Rachel Levine, Pennsylvania’s health secretary, responded to the transphobic attacks against her after a coronavir news outlet in Harrisburg on Tuesday.
“While these individuals may think they are just expressing their dissatisfaction with me, they are actually hurting the thousands of LGBTQ residents in Pennsylvania who have been directly affected by these current harassment demonstrations,” PennLive.com reported.
Among the anti-trans incidents were a man dressed as a Levine at a local fair for a tank, a color menu item mocking Levine at a tavern, and a radio host who called Levine several times during an interview.
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“Your actions conjure up a spirit of intolerance and discrimination against LGBTQs, especially transgender people,” Levine said of the events. Social media is also replete with transphobic remarks about the secretary.
According to WCAU-TV in Philadelphia, Levine is one of the top transgender government officials in the country.
“We have not made progress unless we have all made progress,” she added. “It is in this space that these acts of intolerance live, and we must continue to fight them.”
Levine said he would agree to sincerely apologize, but added that this was just the beginning of the conversation.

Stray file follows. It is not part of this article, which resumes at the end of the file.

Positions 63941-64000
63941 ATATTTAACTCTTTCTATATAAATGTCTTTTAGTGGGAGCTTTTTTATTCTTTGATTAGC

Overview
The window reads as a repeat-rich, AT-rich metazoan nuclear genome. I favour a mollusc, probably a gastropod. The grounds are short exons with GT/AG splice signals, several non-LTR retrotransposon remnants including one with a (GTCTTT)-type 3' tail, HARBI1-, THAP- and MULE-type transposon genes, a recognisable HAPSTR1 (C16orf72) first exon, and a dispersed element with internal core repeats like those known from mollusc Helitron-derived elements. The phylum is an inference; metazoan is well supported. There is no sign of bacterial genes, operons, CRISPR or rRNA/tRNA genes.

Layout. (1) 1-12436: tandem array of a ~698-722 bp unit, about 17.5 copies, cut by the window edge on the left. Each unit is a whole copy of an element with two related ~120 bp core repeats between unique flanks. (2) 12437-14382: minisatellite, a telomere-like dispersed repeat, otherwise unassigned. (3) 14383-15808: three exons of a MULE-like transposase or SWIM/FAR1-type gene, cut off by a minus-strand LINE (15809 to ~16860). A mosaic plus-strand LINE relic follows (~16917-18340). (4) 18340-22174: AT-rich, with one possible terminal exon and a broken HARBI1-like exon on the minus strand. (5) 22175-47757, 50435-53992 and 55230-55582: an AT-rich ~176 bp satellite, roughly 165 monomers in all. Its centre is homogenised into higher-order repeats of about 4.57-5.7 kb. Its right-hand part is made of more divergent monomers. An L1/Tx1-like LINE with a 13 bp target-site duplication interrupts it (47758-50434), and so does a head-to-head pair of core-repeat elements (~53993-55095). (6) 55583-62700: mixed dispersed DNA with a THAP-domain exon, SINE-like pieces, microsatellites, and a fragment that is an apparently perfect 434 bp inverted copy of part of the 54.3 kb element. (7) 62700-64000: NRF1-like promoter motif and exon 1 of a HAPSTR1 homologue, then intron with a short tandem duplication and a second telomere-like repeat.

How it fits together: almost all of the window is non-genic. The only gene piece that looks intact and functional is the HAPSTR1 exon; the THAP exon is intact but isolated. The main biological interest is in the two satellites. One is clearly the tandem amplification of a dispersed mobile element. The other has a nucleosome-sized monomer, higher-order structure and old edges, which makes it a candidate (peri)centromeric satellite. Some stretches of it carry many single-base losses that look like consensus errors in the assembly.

She also thanked the Pennsylvania government, Tom Wolf, who appointed her, for his support and the progress she said was made by the LGBTQ community led by PennLive.
Levine, one of the main faces of Pennsylvania coronavirus reactions, faced criticism during the outbreak. A few months ago, she evicted a 95-year-old mother, saying others could return to the nursing home after recovering from the virus.
“My mother asked, and my sister and I, like her children, complied to relocate her during the COVID-19 outbreak,” Levine said in May.
More recently, according to Kitska-TV in Pittsburgh, state Republicans criticized her for not attending a court hearing against flounder restaurant owners asking for financial support.
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“Why not choose and answer our questions?” R-Coudersport, chairman of the Republican Political Committee of the State House, Martin Causer, a state representative, asked about the station. “Why can’t you sit in this House committee and talk about the governor’s order and answer members’ questions?”